Johnson would by no means be an ideal candidate for conservatives who believe in a strong military, but much of his plank and qualifications for the job might just be a compromise that many of them are willing to make.

A few days ago, Johnson posted a video appealing directly to the #NeverTrump folks. It was a smart idea, and unsurprisingly, he put forth an attractive message. Unfortunately, his presentation could use some work. A bedhead appearance, an odd snicker, and Dixieland music don’t make for a particularly effective rallying cry.

Luckily, he has some time to work on his pitch. We’ll see if he makes the best of this opportunity.

A Confederacy of Dunces

Several years ago, John Kennedy Toole wrote a novel called A Confederacy of Dunces. Although the book scored well with readers and critics, I didn’t care for it. But I did like the title and I think it’s an appropriate way to describe the crowd at the Charlotte convention.

For openers, we had a mutiny on the floor of the Democratic convention when thousands of left-wing airheads showed their contempt for both God and Israel. I mean, this is the sort of thing you might expect at a conclave of the Flat Earth Society or a Ron Paul reunion, but not when a major party is nominating an incumbent president.

Speaking of Dr. Paul, I understand that a number of his deluded followers intend to write in his name on the November ballot. Normally, the realization that if they go through with that childish threat, it will help to re-elect Obama, would have me pulling the last few hairs out of my head. But in this case, I draw comfort from the realization that most of these chowderheads don’t know how to spell “Ron Paul”.

But they’re not alone. There is also a faction threatening to vote for the former governor of New Mexico, Gary Johnson, who is the Libertarian nominee for president. Having seen him speak, I know Gov. Johnson is a congenial sort of fellow. If he were running in a two-man race against Barack Obama, I would definitely vote for him. But then again, in a two man race between Barack Obama and a sack of potatoes, I would vote for the spuds.

I know that Libertarians belong to a group that look at the two major parties and see only Tweedle-Dee and Tweedle-Dum, but surely after four years of Obama, you would think that basic survival skills would kick in and they would put their feelings of moral superiority aside this once and vote for Romney and Ryan. After all, it’s not just everyone else’s freedoms and financial security that Obama, Pelosi and Reid, have confiscated.

Unfortunately, when it comes to the folks who populate third and fourth parties, the only real difference between them and lemmings is that one group destroys their society by leaping off cliffs and the other does it at the ballot box.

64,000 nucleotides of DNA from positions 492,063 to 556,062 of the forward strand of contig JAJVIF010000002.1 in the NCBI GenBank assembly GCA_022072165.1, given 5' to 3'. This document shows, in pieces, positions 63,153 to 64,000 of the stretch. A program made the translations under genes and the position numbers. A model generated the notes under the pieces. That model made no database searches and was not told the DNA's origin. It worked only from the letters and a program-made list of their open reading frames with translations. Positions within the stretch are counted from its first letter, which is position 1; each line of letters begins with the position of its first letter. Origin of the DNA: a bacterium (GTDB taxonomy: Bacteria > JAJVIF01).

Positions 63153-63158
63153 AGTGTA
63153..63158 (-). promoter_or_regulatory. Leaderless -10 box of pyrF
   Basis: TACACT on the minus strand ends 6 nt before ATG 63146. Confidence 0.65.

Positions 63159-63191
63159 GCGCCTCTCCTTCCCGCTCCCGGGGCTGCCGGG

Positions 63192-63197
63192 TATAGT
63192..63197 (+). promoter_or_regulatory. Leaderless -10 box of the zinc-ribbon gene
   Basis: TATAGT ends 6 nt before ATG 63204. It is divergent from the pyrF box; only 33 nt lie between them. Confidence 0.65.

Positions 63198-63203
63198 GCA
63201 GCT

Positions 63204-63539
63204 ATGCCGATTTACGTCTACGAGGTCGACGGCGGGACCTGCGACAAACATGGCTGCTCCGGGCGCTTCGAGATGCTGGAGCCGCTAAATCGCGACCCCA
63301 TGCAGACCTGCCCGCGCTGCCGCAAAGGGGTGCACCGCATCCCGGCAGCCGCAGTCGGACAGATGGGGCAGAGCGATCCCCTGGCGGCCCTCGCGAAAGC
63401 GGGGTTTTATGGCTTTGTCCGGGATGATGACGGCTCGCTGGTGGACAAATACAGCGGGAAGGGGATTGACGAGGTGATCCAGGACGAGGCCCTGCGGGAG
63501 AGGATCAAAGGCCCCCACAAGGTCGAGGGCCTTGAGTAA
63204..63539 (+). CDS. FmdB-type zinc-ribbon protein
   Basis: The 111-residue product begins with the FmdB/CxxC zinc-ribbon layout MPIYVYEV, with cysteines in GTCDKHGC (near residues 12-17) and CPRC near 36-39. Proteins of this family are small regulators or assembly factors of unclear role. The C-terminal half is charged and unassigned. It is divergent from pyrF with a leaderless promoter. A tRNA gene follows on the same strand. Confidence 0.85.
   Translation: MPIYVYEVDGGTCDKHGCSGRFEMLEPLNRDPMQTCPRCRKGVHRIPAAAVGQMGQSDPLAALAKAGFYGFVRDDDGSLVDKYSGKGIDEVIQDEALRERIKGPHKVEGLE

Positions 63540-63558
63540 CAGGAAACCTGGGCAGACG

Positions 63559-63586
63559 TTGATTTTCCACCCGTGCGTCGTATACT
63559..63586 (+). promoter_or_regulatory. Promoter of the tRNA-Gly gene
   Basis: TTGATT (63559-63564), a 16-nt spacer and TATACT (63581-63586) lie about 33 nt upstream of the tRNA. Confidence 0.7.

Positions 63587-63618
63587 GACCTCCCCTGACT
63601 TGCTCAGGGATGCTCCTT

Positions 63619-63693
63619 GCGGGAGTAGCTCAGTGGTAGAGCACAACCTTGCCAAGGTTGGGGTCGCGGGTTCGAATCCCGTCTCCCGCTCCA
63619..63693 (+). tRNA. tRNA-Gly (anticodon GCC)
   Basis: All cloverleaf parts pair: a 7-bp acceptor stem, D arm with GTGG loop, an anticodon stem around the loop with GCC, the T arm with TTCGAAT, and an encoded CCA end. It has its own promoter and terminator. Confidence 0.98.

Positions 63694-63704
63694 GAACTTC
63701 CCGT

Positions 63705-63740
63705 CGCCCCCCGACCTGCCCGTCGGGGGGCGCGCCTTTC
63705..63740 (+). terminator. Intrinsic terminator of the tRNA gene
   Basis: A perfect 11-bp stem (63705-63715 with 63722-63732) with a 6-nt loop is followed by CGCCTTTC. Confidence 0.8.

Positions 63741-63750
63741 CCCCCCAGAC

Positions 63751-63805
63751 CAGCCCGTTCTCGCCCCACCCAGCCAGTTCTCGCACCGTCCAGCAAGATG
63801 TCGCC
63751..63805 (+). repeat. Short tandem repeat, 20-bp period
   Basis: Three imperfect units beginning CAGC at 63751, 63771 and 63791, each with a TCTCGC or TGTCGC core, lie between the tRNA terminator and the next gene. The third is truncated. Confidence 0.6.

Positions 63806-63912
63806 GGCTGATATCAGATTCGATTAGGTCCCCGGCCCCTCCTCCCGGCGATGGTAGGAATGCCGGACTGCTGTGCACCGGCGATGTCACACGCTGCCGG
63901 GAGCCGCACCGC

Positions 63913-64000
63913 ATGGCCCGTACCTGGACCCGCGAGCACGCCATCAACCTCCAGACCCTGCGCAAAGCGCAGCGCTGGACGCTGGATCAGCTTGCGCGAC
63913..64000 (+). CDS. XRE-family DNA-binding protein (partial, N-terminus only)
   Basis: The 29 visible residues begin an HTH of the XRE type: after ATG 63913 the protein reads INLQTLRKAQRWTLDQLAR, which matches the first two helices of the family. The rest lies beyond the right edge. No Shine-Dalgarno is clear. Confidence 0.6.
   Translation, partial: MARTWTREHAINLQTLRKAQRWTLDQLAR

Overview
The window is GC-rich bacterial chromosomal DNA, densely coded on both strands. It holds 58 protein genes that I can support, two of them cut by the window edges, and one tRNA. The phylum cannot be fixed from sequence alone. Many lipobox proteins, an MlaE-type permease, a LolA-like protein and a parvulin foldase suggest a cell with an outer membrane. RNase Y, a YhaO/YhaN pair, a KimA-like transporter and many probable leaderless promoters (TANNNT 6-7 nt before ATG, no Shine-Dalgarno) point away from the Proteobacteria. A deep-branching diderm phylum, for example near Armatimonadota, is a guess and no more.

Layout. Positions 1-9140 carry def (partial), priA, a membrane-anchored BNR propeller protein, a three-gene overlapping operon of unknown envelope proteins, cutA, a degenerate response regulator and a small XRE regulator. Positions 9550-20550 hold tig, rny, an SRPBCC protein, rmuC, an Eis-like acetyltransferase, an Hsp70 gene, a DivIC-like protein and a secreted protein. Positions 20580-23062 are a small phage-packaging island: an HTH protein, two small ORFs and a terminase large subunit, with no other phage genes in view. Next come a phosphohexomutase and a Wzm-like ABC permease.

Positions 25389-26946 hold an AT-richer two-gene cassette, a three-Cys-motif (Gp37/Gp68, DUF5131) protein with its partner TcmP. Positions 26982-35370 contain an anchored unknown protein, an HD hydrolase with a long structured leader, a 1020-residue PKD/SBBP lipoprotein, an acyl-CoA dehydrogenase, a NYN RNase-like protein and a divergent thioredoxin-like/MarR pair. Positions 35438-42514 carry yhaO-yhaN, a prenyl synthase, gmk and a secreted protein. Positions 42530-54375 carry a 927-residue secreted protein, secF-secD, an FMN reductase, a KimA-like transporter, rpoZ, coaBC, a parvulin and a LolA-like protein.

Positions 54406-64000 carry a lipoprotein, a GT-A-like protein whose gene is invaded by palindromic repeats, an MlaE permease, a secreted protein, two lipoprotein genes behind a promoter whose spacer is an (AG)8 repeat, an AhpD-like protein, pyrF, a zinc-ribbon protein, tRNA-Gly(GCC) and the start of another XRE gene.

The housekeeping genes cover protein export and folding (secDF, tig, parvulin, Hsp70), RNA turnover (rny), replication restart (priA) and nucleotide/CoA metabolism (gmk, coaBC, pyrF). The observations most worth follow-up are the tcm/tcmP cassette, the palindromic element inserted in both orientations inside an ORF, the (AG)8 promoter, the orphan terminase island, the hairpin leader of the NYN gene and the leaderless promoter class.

It was bad enough having to listen to Bill Clinton, who dislikes Obama nearly as much as I do, droning on for almost an hour showering praise on His Fatuousness. After all, who would expect anything else from the grand old man of his Party? The Democrats, after all, always have a soft spot for guys like Ted Kennedy, whose greatest claim to fame is that he committed manslaughter and instead of winding up in jail wound up in the Senate. So, naturally, they share similarly warm feelings for Clinton, a horny toad who has a long history of raping and abusing females.

And the Democrats have the gall to suggest that it’s gents like Mitt Romney and Paul Ryan who are waging a war on women!

But, then, the Democrats also believe that shutting down the oil and coal industries, while sinking billions of tax dollars in outfits like Solyndra and Ener1, constitutes an energy policy.

The other day, I filled up my gas tank. It cost me $4.36-a-gallon. Believe me, it wasn’t Exxon or Mobil I was cursing out. After all, I knew that their profit margin was only six cents per gallon, and they were the guys who had found the stuff, drilled for it, refined it and managed to get it to the pump. It was solely because of state and federal taxes that I was paying half-a-dollar-a-gallon over the national average, and I wasn’t even paying for supreme.

Of course whenever it’s suggested by Republicans that we take advantage of our natural resources by drilling in Alaska, off-shore and on federal lands, or by opening Canada’s Keystone pipeline, the Democrats pooh-pooh the very notion, inevitably telling us that it would take a decade to make us energy-independent. As I recall, this silly argument was first made by Clinton in the mid-90s, well over a decade ago.

On the other hand, when Obama claims, without the slightest bit of evidence, that his policies will cut our national debt by four trillion dollars, he’s not talking about next year; he’s talking about doing it by 2020! If Einstein hadn’t stumbled on his theory first, by now the Democrats would have proven that if time is anything, it’s relative.

Another fact of life is that when Clinton took credit for the Democratic presidents creating all those millions of jobs during their various administrations, he was, as usual, lying through his teeth. For instance, blaming the economic failure of 2008 on George W. Bush is as silly as crediting Clinton with the financial boom of the 90s.